Language is crucial to the way we communicate with our family and friends, in the workplace and in our social life. It is also central to our identity. But as we use more and more digital technology the more we see a focus on some languages at the expense of others.
There is no reason why we canít have Siri speaking Welsh or Alexa speaking Lithuanian as well as making it easier for sign language users to have full access to new digital technology.
I discussed my report 'Language Equality in the Digital Age' about bridging the digital language divide during an event held at the Eisteddfod in the Senedd building in Cardiff Bay. I was joined by Delyth Prys from Canolfan Bedwyr in Bangor University where they are pioneering new research in technology and the Welsh language. They work with partners across the EU and beyond and have really put Wales on the map. They have shown that Wales can be one of the leaders in this field internationally.
The report received cross-party support in the European Parliament's Culture Committee earlier this year.
The report notes that whilst so much of our everyday activity now takes place online, in reality a linguistic digital divide exists. This means that speakers of smaller and lesser used languages, including sign language, face significant challenges compared to users of larger or more dominant languages.
The EU's 500 million citizens share around 80 different languages, but online some languages dominate, whilst others are virtually excluded.
Help may be at hand however with the use of new technologies which can adapt to meet the needs of a multilingual online space. My report calls on the European Commission to take action to support the development of digital products that work in a variety of languages.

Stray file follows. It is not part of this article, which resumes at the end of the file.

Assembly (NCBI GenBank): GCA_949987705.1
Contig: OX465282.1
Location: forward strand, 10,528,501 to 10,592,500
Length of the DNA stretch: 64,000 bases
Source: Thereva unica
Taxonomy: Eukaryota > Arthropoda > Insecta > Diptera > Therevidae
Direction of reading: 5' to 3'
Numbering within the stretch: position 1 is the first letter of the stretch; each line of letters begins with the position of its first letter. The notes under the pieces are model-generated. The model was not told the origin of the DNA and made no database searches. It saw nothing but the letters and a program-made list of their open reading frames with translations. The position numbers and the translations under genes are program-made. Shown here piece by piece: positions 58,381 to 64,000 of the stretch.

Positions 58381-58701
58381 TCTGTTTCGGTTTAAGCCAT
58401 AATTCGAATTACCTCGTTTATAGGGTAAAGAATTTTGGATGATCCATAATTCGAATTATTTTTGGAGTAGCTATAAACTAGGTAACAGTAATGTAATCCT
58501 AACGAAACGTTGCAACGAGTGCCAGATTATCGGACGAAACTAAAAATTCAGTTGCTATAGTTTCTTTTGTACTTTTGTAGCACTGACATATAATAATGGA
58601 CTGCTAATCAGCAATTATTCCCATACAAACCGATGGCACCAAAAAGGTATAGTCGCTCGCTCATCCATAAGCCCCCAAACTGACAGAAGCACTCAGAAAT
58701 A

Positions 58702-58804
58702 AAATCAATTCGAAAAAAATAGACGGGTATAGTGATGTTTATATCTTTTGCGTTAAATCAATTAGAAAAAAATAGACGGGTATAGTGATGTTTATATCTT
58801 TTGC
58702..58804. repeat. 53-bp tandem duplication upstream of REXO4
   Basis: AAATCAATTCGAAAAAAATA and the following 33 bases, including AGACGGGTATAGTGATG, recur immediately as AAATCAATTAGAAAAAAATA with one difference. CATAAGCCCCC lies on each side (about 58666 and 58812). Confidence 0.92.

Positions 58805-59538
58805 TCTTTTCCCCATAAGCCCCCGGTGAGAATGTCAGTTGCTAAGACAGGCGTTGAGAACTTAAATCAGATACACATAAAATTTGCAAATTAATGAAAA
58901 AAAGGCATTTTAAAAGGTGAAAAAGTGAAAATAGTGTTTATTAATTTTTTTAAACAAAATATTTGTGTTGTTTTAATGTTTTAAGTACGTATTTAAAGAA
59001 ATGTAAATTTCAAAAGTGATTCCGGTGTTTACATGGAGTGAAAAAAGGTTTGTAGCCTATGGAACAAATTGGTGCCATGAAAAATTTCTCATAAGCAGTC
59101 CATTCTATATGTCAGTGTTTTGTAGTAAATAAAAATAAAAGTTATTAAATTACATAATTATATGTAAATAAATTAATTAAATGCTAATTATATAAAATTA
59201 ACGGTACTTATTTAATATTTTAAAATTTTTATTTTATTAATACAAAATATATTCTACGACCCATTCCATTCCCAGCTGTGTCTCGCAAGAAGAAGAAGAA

This is not only a problem for minority languages. Many EU languages are majority languages in their own countries but have become minority languages online.
The creative use of new digital technologies will help us bridge this divide. This will mean a better service for Europeans who speak languages which are not yet used by technology such as Siri or Alexa.
It is time for the European Commission to bring forward a range of measures to ensure equality for all languages, including giving responsibility for 'multilingualism and language technology' to one European Commissioner.
We need a long term major funding programme to ensure that all people have access to the digital technology which can improve our communcation. That means investing in research and education, as well as increasing support for both private companies and public bodies to make better use of language technologies.
The technology already exists. We now need the political will to achieve real change.